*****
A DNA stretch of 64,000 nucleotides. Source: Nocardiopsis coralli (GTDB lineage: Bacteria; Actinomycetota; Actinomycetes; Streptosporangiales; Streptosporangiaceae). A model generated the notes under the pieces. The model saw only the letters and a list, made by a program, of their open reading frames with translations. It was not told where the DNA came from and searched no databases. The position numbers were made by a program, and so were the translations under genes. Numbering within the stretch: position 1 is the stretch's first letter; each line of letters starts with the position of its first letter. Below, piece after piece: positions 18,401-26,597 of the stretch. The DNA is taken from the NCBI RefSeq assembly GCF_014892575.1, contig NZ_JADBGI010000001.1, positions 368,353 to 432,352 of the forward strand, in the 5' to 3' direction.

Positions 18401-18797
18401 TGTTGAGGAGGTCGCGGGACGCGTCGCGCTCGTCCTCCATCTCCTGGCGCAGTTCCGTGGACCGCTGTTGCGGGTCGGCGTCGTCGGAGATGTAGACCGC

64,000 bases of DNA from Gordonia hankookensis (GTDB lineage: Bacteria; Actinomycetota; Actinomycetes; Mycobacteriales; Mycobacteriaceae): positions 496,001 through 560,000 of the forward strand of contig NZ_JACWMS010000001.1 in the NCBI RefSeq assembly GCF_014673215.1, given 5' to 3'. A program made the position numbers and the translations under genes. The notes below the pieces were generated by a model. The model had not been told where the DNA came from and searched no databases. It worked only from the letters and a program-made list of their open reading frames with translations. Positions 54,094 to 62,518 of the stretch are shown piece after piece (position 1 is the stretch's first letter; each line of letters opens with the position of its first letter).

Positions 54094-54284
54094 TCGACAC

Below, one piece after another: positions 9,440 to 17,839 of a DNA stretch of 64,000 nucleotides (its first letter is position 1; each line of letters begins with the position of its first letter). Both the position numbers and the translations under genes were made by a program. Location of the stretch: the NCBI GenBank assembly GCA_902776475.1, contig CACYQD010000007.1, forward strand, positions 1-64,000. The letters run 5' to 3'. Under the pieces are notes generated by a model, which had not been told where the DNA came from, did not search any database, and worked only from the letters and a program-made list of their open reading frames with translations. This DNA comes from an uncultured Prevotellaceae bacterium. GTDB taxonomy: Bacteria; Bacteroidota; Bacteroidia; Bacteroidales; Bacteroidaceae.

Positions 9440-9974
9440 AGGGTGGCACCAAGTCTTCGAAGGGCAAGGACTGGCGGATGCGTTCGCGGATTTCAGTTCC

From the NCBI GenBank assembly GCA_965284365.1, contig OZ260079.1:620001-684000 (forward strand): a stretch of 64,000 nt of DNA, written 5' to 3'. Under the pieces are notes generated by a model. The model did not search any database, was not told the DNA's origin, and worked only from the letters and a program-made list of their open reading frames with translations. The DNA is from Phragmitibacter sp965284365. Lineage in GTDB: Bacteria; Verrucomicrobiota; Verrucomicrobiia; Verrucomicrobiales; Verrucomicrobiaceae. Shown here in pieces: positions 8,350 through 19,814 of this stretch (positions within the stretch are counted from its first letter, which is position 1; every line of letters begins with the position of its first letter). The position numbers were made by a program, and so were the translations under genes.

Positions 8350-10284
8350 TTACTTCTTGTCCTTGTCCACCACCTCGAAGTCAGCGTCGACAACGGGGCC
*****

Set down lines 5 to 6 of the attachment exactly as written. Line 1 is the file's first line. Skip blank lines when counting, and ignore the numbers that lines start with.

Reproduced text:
Positions 54094-54284
54094 TCGACAC